Hay Bales, Composed

I spent a lot of time composing this painting. It’s from a photograph of a farm with two barns, a truck, and the hay bales. The photo was a far away shot and in landscape format.

I was immediately drawn to the lines of the two barns where they intersected the hay bales.  I played up the contrast there and made it the center of interest in the composition.

The tree on the right was my own addition, a little artistic license to keep you in the painting.

I used a split-complementary color scheme here of blue, red-orange and yellow-orange, with a little red-violet thrown in for accent.

I’ve been helping a friend who is struggling a bit with watercolor, and my advice was to learn to let the watercolor do the work.  As Keiko Tanabe says, “you’re a team.” I let the colors mingle on the paper and granulate in the upper barn roof.

Those colors are my “secret recipe.” I use a Daniel Smith pigment that I’ve never heard of anyone else using, and I discovered it by accident. But it’s now my favorite, and I work it into as many paintings as possible.

I adore the way this turned out. This is my style: bold color and lots of drama.

The exercise was from Brienne M. Brown’s class on Composition over at OpenStudioOnline.com.

 

Lavender Collection

lavender collection watercolor
Mini-watercolors in sizes 3×3″ to 5×7″

 

 

I’m a gardener and love herbs: they are easy, bug-resistant and bring so much beauty to my world.

Last week I visited Red Oak Lavender Farm in Dahlonega and relished in their rows and rows of different varieties of lavender.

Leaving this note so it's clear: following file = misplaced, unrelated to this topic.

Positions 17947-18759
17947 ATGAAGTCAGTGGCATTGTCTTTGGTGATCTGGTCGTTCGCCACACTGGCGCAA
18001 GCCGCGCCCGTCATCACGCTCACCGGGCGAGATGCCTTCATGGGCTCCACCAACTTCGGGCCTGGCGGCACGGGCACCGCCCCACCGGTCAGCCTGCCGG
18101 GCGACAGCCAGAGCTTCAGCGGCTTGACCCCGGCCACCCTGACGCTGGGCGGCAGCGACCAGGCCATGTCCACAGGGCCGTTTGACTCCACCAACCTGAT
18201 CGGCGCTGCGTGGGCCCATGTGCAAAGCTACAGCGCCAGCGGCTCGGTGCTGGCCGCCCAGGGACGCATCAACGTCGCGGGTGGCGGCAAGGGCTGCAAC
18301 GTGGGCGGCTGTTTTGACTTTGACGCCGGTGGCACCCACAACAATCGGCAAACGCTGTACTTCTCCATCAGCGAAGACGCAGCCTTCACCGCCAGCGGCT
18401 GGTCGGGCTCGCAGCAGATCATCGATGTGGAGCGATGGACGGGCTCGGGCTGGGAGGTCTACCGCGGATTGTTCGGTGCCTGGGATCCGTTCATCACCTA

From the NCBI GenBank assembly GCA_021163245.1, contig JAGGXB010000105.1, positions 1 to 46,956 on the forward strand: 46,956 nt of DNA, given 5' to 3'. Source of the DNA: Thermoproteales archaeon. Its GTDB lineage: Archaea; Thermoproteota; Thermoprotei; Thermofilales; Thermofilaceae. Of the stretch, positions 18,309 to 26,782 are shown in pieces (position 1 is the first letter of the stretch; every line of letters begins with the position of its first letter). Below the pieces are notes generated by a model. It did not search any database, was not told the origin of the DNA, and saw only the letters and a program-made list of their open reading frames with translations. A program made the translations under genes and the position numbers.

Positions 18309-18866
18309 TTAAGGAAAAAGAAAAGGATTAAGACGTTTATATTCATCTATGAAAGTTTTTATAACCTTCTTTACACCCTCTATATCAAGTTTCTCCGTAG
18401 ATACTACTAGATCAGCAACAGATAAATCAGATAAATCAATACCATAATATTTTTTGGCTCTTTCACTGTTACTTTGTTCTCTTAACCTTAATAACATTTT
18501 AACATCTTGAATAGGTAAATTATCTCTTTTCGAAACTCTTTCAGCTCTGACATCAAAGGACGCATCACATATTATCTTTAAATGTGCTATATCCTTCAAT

I’ll be sharing a watercolor I painted of the lavender field soon.

 

#watercolorpainting #5×7 #landscape #mariapeagler

Providence Canyon, Georgia

On our way home from spring break in Florida, we stopped at Providence Canyon State Park, “Georgia’s Little Grand Canyon.” David and Zach waited patiently while I painted this gorgeous scene.

This painting was heavily influenced by my visit two weeks ago to the American Watercolor exhibit at the Philadelphia Museum of Art. I was able to see John Singer Sargent’s paintings in person.

It changed me.

I stared at his “Muddy Alligators” painting for what seemed like hours. Up close, it looked like any other painting: just strokes of watercolor on paper.

But step back, and the painting transformed into a symphony of lights, darks, brights against muted values.

I live in Georgia, home of the Okeefenokee Swamp, and I’ve seen plenty of gators in my time. I never saw them the way Sargent did.

But that’s changing. The most important skill for an artist is vision: not just in imagining what your art can be, but in actually “seeing” what’s before you.

I’ll be doing a series of paintings based on my Providence Canyon visit, each in a subtly different style.

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#watercolorpainting #8×10 #landscape #mariapeagler

Fall Shade

Fall Shade. This is a little piece of heaven at the Big Canoe marina – one of my favorite spots anytime of the year, but it’s especially beautiful in fall.  The colors are gorgeous and fleeting, as soon the leaves will be gone, leaving a brown mountain behind.

I’ve painted this scene three times before, and each has its own style.

Available. #watercolorpainting #landscape #mariapeagler

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Fall’s Fiery Glory

Fall’s Fiery Glory. This is the view from my back porch looking out into the woods. Our trees are vibrant reds, oranges with just a touch a green left. I wanted to capture the patterns of light and shadow on this hillside. We normally have a stream running through the trees, but with the extreme drought it’s disappeared. #watercolorpainting #pleinair #landscape #appalachians #mariapeagler 8×10″on Arches 140lb rough paper. Available.

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